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17 March 2012 - The Duchess of Cambridge, representing The Duke of Cambridge, Colonel, Irish Guards, attended the St. Patrick's Day Parade at Mons Barracks, Princes Avenue, Aldershot, Hampshire.
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15 June 2012 -  The Duke of Cambridge, Colonel, Irish Guards, attended the Senior Colonels' Conference and Dinner at Buckingham Palace.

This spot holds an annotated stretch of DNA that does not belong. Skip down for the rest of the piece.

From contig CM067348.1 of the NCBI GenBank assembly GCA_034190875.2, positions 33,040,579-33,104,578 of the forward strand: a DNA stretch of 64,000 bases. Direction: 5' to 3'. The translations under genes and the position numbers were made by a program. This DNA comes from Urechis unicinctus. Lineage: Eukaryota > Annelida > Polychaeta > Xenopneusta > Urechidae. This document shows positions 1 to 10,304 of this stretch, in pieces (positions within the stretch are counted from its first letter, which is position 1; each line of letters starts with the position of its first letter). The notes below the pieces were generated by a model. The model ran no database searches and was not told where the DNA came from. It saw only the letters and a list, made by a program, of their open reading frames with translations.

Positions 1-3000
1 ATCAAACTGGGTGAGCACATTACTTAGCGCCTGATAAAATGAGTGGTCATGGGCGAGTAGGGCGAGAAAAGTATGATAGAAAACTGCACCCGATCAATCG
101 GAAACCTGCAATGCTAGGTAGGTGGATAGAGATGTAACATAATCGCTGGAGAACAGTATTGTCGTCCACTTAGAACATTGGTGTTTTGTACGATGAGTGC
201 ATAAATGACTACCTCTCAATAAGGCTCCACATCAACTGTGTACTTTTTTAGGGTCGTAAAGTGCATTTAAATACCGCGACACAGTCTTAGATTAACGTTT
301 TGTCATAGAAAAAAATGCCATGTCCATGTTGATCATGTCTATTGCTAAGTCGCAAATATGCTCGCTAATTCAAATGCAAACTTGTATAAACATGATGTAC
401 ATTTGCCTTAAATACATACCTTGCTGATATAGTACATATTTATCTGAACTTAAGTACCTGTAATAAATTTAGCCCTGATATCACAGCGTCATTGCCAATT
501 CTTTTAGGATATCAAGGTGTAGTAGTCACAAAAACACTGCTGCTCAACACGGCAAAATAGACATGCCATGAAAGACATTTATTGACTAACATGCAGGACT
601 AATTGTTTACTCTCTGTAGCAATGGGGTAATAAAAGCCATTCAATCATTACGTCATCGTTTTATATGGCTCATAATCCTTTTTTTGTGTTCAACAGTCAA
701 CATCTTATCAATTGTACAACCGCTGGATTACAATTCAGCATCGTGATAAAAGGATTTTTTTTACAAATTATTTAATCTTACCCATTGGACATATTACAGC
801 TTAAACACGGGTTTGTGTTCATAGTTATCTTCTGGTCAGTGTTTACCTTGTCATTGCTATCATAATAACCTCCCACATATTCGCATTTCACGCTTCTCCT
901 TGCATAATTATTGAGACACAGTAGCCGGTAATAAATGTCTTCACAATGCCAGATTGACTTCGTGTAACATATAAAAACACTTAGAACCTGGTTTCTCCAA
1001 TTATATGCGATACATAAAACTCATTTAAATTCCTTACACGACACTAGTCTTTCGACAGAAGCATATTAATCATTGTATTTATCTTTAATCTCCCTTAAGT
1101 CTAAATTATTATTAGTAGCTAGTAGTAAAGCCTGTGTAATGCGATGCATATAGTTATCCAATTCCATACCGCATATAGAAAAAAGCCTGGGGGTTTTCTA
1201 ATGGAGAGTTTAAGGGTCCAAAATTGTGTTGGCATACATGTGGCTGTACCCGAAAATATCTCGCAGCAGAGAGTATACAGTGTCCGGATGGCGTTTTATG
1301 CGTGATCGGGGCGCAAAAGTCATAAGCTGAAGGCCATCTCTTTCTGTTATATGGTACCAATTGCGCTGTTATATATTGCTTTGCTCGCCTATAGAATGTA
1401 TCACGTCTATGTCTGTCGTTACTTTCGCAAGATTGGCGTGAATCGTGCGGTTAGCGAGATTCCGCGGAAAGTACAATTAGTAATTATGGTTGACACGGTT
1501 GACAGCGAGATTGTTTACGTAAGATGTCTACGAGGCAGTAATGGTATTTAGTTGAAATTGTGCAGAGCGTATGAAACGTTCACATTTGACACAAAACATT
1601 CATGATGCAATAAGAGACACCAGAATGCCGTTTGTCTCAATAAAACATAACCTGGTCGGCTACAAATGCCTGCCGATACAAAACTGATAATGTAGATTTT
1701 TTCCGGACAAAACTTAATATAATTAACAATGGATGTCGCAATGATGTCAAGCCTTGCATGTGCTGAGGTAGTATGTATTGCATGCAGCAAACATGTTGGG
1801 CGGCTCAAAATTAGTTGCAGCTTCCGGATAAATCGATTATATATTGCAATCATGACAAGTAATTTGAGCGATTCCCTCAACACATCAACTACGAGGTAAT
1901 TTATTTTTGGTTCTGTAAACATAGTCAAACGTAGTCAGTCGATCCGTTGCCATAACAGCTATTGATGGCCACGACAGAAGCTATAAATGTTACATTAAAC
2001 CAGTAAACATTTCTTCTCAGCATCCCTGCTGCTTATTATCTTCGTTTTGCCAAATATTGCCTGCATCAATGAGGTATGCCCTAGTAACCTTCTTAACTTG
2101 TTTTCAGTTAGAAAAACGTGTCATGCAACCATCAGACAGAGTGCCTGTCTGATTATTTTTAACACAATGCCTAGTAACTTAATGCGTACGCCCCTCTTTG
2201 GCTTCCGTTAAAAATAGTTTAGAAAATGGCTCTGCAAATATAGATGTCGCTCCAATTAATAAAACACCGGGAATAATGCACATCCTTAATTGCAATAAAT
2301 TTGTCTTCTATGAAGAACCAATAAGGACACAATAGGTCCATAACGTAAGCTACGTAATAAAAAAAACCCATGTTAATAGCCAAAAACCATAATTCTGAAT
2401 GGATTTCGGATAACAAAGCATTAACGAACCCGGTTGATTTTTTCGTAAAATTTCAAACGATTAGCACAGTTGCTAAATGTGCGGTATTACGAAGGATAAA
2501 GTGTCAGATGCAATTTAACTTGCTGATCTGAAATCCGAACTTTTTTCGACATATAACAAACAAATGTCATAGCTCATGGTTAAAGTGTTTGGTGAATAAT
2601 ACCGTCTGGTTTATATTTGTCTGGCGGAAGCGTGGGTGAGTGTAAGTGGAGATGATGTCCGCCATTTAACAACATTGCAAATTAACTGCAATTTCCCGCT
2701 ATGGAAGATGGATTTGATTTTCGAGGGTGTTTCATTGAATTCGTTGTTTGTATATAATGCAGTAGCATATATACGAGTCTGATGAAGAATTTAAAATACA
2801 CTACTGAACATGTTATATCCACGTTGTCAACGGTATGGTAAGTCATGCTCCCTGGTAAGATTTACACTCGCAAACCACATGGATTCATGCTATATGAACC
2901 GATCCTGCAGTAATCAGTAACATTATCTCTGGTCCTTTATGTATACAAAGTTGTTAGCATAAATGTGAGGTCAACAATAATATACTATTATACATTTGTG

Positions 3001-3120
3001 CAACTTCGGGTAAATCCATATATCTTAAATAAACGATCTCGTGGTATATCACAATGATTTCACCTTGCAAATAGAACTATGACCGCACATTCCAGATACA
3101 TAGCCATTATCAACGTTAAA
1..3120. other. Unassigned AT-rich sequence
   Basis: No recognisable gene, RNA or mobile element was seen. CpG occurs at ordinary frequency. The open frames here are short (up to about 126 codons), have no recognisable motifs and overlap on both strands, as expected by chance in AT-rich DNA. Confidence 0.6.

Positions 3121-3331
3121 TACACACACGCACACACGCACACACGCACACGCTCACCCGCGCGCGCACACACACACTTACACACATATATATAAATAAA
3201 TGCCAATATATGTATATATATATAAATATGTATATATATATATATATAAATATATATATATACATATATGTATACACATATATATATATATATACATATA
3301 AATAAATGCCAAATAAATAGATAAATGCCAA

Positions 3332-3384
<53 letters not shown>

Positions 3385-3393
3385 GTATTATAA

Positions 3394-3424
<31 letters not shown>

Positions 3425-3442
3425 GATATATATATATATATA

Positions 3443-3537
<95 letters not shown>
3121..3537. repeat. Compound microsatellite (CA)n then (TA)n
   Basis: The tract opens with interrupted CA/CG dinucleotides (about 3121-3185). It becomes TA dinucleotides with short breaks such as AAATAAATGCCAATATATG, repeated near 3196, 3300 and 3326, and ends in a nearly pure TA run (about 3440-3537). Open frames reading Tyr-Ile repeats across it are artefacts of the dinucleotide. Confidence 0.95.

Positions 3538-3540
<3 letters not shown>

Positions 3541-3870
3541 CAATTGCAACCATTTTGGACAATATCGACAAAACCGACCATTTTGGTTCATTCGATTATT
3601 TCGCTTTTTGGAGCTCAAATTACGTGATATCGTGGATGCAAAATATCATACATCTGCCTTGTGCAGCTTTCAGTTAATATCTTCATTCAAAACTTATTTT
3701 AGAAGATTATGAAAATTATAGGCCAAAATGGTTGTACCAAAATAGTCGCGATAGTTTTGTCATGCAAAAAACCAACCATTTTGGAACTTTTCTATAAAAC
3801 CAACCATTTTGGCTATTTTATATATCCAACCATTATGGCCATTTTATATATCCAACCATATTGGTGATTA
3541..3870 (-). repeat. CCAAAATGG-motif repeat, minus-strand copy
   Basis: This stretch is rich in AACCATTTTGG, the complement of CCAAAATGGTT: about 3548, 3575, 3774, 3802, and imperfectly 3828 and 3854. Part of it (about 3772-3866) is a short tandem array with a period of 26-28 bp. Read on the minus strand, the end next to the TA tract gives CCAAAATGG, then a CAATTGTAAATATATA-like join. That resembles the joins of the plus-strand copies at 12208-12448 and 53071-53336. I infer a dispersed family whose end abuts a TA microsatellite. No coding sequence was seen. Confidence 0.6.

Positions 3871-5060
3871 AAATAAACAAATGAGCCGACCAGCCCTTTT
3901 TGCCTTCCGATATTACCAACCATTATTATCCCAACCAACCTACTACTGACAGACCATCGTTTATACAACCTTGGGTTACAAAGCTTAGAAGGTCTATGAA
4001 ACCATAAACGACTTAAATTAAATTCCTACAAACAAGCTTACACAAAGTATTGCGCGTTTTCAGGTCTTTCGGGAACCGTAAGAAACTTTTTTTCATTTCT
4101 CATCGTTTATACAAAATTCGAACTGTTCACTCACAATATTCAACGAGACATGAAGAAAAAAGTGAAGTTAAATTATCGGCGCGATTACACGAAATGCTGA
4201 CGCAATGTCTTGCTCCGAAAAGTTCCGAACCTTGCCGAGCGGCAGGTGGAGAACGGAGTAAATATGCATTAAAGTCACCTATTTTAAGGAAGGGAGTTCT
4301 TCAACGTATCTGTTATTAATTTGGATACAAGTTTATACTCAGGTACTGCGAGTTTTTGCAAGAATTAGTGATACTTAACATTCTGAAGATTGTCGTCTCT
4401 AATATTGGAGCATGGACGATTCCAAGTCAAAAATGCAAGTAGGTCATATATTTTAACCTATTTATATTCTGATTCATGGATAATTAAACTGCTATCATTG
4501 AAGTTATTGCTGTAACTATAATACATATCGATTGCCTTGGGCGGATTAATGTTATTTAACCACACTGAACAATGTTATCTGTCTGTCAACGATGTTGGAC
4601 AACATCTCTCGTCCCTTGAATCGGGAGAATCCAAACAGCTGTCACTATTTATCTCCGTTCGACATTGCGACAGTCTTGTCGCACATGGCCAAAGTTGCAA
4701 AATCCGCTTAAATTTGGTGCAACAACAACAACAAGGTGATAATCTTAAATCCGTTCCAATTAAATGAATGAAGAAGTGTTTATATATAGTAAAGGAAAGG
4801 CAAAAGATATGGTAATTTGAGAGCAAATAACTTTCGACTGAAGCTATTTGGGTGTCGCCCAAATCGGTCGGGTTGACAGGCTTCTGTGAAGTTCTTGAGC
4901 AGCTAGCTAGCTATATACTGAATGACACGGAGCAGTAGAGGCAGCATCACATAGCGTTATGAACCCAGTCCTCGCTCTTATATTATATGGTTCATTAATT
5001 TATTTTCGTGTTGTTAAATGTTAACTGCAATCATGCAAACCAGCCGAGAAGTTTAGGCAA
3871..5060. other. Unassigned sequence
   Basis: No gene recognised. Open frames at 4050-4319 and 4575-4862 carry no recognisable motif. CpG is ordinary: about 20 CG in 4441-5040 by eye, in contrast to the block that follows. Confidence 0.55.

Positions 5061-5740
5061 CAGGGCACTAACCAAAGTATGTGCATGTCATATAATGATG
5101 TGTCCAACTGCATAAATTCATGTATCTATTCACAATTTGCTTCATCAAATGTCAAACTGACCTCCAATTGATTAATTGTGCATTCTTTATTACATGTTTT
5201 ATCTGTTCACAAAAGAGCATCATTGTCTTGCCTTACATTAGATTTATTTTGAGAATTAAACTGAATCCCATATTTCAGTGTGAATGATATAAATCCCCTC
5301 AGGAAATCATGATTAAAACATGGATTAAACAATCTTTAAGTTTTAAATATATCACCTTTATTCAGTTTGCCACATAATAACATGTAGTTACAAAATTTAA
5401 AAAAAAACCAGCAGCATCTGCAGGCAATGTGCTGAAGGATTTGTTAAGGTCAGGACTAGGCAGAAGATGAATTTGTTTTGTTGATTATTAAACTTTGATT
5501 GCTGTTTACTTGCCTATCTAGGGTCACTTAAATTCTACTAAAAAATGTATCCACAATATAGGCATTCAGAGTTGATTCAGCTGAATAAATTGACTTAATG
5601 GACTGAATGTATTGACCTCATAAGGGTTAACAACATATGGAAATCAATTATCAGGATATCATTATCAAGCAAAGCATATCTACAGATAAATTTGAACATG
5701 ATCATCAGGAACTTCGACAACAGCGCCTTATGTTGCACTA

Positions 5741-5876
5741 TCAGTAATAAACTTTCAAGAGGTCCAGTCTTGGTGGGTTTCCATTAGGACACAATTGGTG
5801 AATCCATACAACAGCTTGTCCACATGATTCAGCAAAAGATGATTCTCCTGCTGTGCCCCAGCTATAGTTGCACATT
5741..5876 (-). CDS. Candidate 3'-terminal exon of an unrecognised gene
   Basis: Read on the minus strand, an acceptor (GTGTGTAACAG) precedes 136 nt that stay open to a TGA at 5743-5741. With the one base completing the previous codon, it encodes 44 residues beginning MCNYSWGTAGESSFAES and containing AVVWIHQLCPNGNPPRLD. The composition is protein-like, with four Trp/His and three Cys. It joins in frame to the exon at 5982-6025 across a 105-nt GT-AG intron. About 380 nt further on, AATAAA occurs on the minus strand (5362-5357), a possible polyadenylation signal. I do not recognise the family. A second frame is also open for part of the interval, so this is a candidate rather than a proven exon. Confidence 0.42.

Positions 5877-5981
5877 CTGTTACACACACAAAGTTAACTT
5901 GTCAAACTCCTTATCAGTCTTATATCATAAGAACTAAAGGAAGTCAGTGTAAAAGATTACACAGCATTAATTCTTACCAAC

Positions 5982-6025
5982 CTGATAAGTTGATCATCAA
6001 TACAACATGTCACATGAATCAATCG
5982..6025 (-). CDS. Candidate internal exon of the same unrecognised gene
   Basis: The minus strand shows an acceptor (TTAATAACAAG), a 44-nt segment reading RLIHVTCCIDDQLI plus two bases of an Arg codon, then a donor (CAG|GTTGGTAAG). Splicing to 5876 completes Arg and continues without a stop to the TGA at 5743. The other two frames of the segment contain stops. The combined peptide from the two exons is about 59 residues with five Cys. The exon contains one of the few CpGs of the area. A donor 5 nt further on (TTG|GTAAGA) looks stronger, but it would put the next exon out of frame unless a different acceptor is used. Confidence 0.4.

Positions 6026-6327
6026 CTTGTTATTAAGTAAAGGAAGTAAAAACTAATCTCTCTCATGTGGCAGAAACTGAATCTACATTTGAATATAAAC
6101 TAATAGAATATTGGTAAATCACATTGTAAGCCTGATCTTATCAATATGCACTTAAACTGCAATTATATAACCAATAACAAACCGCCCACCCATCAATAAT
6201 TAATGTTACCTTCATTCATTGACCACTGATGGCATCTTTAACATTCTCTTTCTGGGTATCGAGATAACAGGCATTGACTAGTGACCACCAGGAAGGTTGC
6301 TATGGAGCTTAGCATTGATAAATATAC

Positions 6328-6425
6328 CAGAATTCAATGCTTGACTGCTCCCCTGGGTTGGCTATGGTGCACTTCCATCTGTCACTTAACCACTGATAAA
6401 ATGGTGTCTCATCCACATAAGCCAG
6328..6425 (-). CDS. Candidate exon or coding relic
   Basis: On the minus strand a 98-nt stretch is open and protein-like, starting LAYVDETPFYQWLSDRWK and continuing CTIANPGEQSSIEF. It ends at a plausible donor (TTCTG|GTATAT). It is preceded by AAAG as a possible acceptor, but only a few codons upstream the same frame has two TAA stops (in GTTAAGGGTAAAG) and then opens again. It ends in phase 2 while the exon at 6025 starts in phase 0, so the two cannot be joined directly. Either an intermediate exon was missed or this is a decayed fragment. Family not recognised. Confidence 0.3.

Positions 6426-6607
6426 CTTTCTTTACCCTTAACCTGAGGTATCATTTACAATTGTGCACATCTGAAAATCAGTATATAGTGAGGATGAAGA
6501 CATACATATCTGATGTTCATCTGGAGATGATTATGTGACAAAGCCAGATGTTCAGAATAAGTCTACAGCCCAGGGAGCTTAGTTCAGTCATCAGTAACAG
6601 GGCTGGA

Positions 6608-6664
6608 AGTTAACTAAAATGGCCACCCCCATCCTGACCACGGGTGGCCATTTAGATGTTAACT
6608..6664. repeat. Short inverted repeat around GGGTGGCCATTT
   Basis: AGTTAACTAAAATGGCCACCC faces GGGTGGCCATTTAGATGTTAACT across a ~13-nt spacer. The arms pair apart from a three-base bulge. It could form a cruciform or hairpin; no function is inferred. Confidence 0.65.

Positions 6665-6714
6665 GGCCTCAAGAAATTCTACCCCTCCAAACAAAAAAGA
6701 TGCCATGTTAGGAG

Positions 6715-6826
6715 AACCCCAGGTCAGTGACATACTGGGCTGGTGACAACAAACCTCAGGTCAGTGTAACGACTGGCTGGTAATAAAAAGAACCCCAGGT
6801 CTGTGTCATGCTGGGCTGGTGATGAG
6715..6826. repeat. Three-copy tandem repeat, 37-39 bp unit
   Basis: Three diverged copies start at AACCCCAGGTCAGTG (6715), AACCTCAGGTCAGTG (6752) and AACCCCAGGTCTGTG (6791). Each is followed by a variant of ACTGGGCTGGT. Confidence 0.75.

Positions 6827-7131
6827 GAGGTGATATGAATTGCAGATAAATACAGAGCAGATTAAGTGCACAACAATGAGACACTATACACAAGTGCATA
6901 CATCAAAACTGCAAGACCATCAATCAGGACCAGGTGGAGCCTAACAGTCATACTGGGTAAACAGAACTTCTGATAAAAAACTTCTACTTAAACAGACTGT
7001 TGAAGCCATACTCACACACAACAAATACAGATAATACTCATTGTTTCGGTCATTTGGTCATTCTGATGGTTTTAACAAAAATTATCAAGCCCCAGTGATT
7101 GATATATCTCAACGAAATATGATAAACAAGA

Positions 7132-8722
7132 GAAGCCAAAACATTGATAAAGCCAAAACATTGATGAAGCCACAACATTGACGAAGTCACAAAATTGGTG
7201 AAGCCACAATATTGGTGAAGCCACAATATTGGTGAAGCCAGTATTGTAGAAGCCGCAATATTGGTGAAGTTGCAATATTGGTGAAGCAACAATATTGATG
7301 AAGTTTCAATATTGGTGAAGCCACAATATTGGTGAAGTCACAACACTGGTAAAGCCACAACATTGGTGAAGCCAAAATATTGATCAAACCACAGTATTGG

16 June 2012 -  Her Majesty was present at The Queen's Birthday Parade on Horse Guards Parade at which The Queen's Colour of the 1st Battalion Coldstream Guards was trooped. The Queen was accompanied by The Duke of Edinburgh (Colonel, Grenadier Guards), The Duke of Kent (Colonel, Scots Guards), The Prince of Wales (Colonel, Welsh Guards), The Duke of Cambridge (Colonel, Irish Guards) and The Princess Royal (Gold Stick in Waiting and Colonel, The Blues and Royals, Royal Horse Guards and 1st Dragoons). Her Majesty was attended by General the Lord Guthrie of Craigiebank (Gold Stick and Colonel, The Life Guards), Lieutenant General James Bucknall (Colonel, Coldstream Guards) and Major General George Norton (Major General Commanding Household Division). The Lord Vestey (Master of the Horse), Lieutenant Colonel Alexander Matheson of Matheson, younger, Colonel Toby Browne (Mounted Equerries in Waiting), Captain Mark Hayhurst (Coldstream Guards, Dismounted Equerry in Waiting) and Colonel Stuart Cowen (The Blues and Royals, Royal Horse Guards and 1st Dragoons, Silver Stick in Waiting) were in attendance. Colonel Hugh Bodington (Chief of Staff), Lieutenant Colonel Harry Scott (Silver Stick Adjutant) and the Household Division Staff were present. The procession was led by Lieutenant Colonel Andrew Speed, Scots Guards (Brigade Major Household Division). The Troops on Parade, under the command of Lieutenant Colonel Robin Sergeant, Coldstream Guards (Field Officer in Brigade Waiting), received The Queen with a Royal Salute. The Duchess of Cornwall, The Duchess of Cambridge, The Duke of York with Princess Beatrice of York and Princess Eugenie of York, The Earl and Countess of Wessex with The Lady Louise Mountbatten-Windsor, The Duke and Duchess of Gloucester, The Duchess of Kent, Prince and Princess Michael of Kent, Princess Alexandra, the Hon. Lady Ogilvy, Vice Admiral Sir Tim Laurence and other Members of the Royal Family drove to Horse Guards Parade and witnessed The Queen's Birthday Parade. On the conclusion of the Parade, Her Majesty drove in a carriage back to Buckingham Palace at the head of The Queen's Guard, preceded by The King's Troop Royal Horse Artillery, under the command of Major Mark Edward, the Massed Mounted Bands of the Household Cavalry, the Sovereign's Escort of the Household Cavalry, under the command of Major Simon Deverell, The Blues and Royals, Royal Horse Guards and 1st Dragoons, and the Massed Bands of the Guards Division. On arrival at Buckingham Palace, The Queen's Guard entered the Forecourt and formed up opposite the Old Guard, the remaining Guards marching past Her Majesty. The King's Troop Royal Horse Artillery and the Household Cavalry ranked past The Queen. Her Majesty, from Buckingham Palace, witnessed a fly-past by aircraft of the Royal Air Force, led by Wing Commander Richard Wells, to mark the official celebration of The Queen's Birthday. Royal Salutes were fired today by The King's Troop Royal Horse Artillery in Green Park and from the Tower of London Saluting Battery by the Honourable Artillery Company, under the command of Major Anthony Bagwell.